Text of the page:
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Coheed and Cambria return with new single “Shoulders” [Listen]

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John Milton’s epic poem from 1667 the lost paradise has a legendary status in the literary world. It not only repeats the biblical story of the fall of man, but gives extra focus to Satan – his descent into hell and rebellion against God. For centuries, the lost paradise has been a work that has been researched and rethought, researchers and artists are in love with its theme of idolatry – a theme that Kris Esfandiari of King Woman explores in his latest album, Celestial Blues (Relapse Records).

King Woman’s debut record in 2017, Created in the image of suffering, is a remarkable doomsday work. Unlike bands like Primitive Man or Candlemass, King Woman’s approach to doom is more ethereal. With a thunderous bass and overwhelming distortion, the band uses droning – with a touch of powerful distortion – to create an atmosphere that feels a little lighter in the technical presence, but heavy in emotional delivery. Along with the instrumentation, Esfandiari’s voice plays a significant factor in creating atmosphere. Whether it’s how her vocals intertwine into the gentle drone, or how her screams lift the bombast of throbbing instruments, her voice is a remarkable tool. On Celestial Blues, King Woman surpasses their former LP’s brilliance and offers a journey where the protagonist is cast in the dark – only for them to ascend with majesty.

The self-labeled opening track of the record begins with these lines: “Sky blues / A mile in my shoes / The devil left a bruise / But God left a light on for his perverted … ”Esfandiari speaks softly these words and verse to come under the bright and sparse twang of guitar notes. This twang plays against a tone-white space; the level of minimalism that takes place – around the trickle of guitar notes and vocals – establishes this setting of emptiness. The tone of this sequence even exudes a sense of loneliness.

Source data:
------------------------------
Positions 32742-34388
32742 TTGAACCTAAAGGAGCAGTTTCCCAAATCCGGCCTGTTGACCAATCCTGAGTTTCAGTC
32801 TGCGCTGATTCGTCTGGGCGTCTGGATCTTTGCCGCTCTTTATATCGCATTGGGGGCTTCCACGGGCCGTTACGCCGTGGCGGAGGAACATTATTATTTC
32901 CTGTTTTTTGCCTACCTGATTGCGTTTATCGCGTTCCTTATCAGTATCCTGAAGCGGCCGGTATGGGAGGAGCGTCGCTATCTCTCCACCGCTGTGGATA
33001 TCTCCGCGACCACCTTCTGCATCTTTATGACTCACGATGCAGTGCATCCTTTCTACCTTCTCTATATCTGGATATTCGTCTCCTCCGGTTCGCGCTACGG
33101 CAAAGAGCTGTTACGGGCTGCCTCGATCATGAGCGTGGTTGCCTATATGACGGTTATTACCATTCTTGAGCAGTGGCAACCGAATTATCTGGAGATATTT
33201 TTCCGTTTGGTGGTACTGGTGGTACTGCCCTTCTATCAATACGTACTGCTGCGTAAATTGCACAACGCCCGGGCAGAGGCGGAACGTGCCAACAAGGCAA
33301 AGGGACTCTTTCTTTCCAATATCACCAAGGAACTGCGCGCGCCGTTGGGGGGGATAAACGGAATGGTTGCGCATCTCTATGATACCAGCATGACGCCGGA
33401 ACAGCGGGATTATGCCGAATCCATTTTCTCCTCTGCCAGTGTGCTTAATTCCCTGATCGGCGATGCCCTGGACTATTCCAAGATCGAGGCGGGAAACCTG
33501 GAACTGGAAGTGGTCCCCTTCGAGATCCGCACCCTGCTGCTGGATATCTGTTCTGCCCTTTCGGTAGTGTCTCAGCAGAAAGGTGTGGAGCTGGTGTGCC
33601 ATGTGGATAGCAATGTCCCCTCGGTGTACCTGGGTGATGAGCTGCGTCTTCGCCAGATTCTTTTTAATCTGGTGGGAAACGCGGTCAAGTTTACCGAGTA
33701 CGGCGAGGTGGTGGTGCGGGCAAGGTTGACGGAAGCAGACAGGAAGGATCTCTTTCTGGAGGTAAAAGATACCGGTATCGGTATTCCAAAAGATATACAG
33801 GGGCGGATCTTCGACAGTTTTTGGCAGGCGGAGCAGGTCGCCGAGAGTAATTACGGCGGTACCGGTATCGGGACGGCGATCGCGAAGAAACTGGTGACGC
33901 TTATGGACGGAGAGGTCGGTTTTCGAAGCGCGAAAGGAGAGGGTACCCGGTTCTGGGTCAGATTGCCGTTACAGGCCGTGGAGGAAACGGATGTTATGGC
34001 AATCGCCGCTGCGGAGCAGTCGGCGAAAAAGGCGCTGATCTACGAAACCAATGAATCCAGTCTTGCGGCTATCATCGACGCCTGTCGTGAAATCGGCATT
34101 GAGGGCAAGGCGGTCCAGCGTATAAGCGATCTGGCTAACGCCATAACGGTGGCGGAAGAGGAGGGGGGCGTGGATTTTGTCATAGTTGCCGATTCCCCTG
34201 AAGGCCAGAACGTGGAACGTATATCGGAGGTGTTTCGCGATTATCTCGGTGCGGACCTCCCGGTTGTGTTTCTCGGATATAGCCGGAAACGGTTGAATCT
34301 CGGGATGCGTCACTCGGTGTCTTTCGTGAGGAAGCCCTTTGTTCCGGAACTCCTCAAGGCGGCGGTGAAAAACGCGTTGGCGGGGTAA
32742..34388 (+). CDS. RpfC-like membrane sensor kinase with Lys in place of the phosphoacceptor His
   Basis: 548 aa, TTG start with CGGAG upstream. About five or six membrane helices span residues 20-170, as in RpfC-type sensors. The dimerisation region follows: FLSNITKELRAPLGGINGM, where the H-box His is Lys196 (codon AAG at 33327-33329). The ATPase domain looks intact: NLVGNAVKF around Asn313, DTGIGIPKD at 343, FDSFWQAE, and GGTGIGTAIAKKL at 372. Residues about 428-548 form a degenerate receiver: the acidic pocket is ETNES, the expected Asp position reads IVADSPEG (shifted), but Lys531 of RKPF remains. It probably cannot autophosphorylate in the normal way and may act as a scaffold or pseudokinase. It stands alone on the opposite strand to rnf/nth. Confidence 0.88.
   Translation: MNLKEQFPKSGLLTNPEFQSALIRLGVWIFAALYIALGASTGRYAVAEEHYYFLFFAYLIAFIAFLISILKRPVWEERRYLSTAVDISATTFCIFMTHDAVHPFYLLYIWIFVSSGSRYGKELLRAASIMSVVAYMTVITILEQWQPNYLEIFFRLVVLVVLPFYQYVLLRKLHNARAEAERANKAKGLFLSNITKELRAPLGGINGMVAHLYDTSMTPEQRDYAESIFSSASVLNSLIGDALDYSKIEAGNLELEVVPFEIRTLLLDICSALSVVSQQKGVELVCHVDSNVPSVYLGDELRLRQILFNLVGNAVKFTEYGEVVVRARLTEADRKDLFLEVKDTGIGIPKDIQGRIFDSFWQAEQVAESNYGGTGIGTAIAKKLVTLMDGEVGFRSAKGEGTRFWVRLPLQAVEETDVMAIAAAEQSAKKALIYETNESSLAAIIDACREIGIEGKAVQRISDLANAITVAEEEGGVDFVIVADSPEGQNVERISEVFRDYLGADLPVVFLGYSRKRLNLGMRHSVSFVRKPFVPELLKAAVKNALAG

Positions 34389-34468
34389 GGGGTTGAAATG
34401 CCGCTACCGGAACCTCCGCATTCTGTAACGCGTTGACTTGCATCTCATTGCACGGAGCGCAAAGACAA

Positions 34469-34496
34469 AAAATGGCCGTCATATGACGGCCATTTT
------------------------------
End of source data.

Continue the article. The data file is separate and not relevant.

This is a small level of technicality that goes so far as to demonstrate the great theatrical presence that King Woman can create. When the first verse ends, the performance of the guitar intensifies; not in tempo – the song maintains a smooth drone-like pacing – but offers distortion in every guitar beat. Towards the base and the drum, Esfandiari’s vocals also roll, and her previous performance is transformed into an elevated, haunting calm. No track is straightforward in its compositional flow, for a given song has the means to demonstrate sonic duality.

The gentle stream of guitar notation returns “Boghz”; yet there is something more sinister here. Over time, the drum beat begins to pick up and matches the ever-constructive restless direction of the song. As the guitar performance begins to shift to something more wild, Esfandiari’s voice takes its own turn. In the beginning, a mutated form of softness comes, only to eventually split the course and dip into a short passage of muffled, eerie-sounding speech. Then comes the surging roar of vocals and instrumentation, the performance taking the form of something demonic. Esfandiari’s scream bash at clashes between drums, distortion and bass that pile up on this section of the track – the performance draws from the more abrasive qualities of doom.